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How the U.S. military will identify Korean War remains

  • ASSOCIATED PRESS

    Forensic anthropologist and laboratory manager Denise To will work on human remains handed over to the U.S. from North Korea Wednesday. The scientists will begin the process of trying to match the bones to American soldiers who didn’t return from the Korean War. At left, artifacts from the Korean War are displayed at the U.S. Defense POW/MIA Accounting Agency Laboratory at Joint Base Pearl Harbor-Hickam on Tuesday. Below left, the Honolulu Memorial Korean War Courts of the Missing memorial wall is shown at the National Memorial Cemetery of the Pacific at Punchbowl on Monday. The names of all U.S. soldiers who did not return from the Korean War are listed on the memorial.

  • ASSOCIATED PRESS

    Artifacts from the Korean War are displayed at the U.S. Defense POW/MIA Accounting Agency Laboratory at Joint Base Pearl Harbor-Hickam on Tuesday.

  • ASSOCIATED PRESS

    The Honolulu Memorial Korean War Courts of the Missing memorial wall is shown at the National Memorial Cemetery of the Pacific at Punchbowl on Monday. The names of all U.S. soldiers who did not return from the Korean War are listed on the memorial.

U.S. Vice President Mike Pence flew to Hawaii on Wednesday to receive 55 boxes of bones recently handed over by North Korea. The remains are believed to belong to servicemen from the U.S. and other United Nations member countries who fought alongside the U.S. during the Korean War.

Here’s a look at what will happen next:

Question: Where will the remains be taken?

Answer: The remains will go to a lab in Hawaii run by the military agency that identifies missing servicemen and women from past conflicts. The Defense POW/MIA Accounting Agency identifies remains from battlefields around the world. The agency also has a lab at Offutt Air Force Base near Omaha, Neb., though the remains arriving this week will be analyzed at Hawaii’s Joint Base Pearl Harbor-Hickam.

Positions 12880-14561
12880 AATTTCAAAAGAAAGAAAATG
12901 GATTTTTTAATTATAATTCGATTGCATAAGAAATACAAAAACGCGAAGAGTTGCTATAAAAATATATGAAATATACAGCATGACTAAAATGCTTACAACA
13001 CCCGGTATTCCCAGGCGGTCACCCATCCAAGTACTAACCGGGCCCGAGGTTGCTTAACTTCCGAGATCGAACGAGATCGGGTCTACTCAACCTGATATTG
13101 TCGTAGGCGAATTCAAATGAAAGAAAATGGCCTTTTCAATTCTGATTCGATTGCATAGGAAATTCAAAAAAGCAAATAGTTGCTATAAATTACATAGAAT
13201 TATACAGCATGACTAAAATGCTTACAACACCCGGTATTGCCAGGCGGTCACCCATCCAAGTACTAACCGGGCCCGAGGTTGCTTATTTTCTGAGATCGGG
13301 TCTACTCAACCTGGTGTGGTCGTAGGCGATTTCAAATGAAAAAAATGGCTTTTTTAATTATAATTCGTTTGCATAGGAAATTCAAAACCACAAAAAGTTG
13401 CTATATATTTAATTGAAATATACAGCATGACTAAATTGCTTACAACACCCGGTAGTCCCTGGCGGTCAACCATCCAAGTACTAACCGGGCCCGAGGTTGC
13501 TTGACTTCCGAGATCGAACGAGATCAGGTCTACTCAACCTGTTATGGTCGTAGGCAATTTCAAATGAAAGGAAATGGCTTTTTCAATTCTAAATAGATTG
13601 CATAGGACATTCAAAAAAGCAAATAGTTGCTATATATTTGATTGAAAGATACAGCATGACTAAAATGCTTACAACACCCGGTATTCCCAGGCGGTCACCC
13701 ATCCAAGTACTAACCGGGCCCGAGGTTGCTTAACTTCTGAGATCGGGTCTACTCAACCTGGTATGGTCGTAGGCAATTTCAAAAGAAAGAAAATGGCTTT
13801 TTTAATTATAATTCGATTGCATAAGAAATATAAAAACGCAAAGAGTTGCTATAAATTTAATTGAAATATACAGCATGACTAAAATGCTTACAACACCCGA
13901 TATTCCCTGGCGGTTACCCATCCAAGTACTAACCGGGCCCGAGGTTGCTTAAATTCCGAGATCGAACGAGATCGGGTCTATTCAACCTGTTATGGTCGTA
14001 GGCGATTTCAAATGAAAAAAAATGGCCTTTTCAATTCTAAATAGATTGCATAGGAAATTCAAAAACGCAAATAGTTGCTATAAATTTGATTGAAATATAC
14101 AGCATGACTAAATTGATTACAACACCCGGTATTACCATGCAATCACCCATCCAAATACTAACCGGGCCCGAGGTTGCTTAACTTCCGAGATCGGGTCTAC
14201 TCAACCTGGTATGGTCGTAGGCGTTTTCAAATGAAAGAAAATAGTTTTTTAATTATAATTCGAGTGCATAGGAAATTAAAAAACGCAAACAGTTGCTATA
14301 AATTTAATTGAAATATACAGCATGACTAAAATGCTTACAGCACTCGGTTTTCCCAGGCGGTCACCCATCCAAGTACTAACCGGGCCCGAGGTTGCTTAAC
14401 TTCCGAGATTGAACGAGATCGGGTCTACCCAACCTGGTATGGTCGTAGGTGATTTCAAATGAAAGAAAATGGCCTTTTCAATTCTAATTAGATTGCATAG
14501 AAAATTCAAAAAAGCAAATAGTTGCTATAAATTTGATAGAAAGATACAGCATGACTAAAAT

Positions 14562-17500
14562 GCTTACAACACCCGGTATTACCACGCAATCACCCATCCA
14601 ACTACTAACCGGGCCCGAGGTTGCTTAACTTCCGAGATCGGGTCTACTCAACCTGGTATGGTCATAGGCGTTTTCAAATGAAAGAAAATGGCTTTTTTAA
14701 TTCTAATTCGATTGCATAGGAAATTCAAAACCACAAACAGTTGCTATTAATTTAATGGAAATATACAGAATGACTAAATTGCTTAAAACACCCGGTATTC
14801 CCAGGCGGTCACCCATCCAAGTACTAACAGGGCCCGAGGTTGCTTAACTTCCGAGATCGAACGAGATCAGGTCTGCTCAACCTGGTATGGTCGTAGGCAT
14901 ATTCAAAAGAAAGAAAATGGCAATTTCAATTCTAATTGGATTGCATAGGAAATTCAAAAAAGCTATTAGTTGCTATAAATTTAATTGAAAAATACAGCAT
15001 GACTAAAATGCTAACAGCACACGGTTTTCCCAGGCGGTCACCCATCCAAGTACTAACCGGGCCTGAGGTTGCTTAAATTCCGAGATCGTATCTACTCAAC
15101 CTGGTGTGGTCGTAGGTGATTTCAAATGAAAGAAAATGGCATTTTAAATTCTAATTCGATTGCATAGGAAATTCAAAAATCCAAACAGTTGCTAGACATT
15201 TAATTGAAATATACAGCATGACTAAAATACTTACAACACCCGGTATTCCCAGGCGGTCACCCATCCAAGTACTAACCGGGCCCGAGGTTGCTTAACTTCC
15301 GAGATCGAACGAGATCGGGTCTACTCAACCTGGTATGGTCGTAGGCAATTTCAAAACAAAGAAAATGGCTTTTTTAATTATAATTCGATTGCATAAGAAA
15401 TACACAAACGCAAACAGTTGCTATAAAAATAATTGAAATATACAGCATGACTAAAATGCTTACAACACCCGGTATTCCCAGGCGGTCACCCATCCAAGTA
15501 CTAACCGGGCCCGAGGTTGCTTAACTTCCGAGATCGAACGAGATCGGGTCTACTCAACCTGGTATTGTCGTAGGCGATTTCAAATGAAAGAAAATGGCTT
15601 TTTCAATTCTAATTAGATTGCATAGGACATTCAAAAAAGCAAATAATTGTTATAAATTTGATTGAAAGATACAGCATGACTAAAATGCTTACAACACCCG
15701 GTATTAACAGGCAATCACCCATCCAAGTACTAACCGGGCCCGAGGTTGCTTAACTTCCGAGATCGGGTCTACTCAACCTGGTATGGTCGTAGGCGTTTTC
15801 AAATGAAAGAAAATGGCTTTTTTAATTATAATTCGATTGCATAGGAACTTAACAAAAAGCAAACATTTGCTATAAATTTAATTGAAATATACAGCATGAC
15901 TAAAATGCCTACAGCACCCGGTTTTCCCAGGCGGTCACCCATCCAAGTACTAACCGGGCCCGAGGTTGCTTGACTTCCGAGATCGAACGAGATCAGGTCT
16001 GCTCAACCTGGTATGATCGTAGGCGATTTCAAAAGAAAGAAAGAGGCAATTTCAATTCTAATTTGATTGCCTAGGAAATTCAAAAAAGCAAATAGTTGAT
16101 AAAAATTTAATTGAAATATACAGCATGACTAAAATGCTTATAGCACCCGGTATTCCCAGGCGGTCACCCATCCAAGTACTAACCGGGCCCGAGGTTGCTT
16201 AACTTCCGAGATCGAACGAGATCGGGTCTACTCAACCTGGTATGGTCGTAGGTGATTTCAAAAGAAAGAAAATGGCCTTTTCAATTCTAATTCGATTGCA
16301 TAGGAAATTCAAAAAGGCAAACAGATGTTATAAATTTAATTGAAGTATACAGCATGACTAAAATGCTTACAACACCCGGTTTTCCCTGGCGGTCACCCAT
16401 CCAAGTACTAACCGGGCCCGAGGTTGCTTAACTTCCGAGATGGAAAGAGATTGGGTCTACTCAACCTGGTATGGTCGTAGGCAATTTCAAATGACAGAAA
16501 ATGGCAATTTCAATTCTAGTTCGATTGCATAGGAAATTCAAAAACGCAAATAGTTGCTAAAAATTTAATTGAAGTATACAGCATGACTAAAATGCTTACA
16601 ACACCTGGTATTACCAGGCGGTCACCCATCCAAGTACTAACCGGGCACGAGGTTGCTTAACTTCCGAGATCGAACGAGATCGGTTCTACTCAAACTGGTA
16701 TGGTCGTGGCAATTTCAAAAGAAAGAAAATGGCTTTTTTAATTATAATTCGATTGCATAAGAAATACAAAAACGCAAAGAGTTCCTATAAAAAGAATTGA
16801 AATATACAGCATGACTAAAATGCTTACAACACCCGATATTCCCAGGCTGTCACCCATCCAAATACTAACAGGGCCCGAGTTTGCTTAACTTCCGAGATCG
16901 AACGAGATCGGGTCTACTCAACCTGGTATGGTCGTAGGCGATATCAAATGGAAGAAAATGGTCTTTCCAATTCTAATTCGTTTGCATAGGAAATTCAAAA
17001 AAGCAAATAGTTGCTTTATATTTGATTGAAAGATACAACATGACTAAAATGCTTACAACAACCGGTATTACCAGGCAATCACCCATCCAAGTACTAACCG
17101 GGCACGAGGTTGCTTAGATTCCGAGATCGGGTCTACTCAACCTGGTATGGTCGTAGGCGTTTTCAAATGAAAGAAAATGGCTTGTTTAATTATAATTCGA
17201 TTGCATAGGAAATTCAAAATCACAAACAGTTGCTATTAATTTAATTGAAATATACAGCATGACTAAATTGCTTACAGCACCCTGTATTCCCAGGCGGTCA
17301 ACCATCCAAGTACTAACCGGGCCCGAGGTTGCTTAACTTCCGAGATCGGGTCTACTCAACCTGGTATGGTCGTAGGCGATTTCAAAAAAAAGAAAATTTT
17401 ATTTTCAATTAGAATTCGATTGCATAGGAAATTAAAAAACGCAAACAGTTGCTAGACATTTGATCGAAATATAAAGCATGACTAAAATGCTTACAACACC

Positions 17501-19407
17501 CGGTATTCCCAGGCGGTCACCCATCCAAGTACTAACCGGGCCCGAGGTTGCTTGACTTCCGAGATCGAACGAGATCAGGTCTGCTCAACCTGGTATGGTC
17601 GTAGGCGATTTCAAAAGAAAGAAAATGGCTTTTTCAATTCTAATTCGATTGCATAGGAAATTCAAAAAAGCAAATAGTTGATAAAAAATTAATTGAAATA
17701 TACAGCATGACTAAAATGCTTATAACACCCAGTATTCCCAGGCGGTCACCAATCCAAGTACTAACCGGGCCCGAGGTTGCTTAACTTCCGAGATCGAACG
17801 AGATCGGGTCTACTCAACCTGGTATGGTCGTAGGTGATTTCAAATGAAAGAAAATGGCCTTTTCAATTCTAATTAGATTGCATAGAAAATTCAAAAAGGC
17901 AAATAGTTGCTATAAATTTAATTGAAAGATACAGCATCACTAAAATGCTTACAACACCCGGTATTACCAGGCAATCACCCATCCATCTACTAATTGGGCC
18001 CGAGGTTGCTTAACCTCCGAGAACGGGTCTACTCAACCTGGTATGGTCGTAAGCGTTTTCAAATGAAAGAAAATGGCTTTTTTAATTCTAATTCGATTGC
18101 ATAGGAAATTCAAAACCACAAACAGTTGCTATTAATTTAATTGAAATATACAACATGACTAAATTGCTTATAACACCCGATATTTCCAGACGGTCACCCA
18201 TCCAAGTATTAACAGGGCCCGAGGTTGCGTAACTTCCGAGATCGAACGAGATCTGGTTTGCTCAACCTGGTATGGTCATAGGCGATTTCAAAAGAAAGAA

The agency also sends DNA samples for analysis to the Armed Forces DNA Identification Laboratory at Dover Air Force Base in Delaware. Many families awaiting the return of their loved ones from the Korean War have already submitted DNA samples to the agency to help in identification.

Q: How will the remains be identified?

A: Typically, the agency’s forensic anthropologists study any evidence found with the remains for clues, such as military uniforms, identification tags and personal items like wedding rings. But North Korea provided only a single military dog tag with the 55 boxes.

The anthropologists also study remains to determine their sex, race, size and age. Scientists search bones for evidence of trauma caused at the time of death and for previous injuries or conditions like arthritis.

Dental experts will compare dental records, including any X-rays, with the remains.

Three-quarters of the remains the agency identifies are determined with the help of mitochondrial DNA, which is a type of DNA that’s passed from mother to child.

The lab does this by taking DNA samples from bones and teeth. The DNA lab in Delaware extracts the mitochondrial DNA from the sample to determine its genetic sequence and compares this with samples provided by relatives.

The agency uses mitochondrial DNA so often because it’s durable and each sample has a large number of copies, making it an effective way to identify bones. Though recent advances in DNA technology have made other types of DNA analysis possible as well.

Q: How many U.S. servicemen are missing from the Korean War?

A: There are 7,699 U.S. service members listed as unaccounted for from the 1950-53 Korean War, of which about 5,300 are believed to have died on North Korean soil. The remainder are those who died in South Korea but have not been recovered; those who died in air crashes at sea or on ships at sea, as well as a number who are believed to have been taken to China.

The war killed millions, including 36,000 American soldiers.

Sixteen other United Nations member countries fought alongside U.S. service members on behalf of South Korea. Some of them, including Australia, Belgium, France and the Philippines, have yet to recover some of their war dead from North Korea.

Defense Secretary Jim Mattis has said some remains could turn out to be those of missing soldiers from other nations. He said this was an international effort to bring closure for families.

Q: How long will it take to identify the remains?

A: Defense POW/MIA Accounting Agency spokesman Chuck Pritchard says each case will be different. Some could take several months while others could take years.

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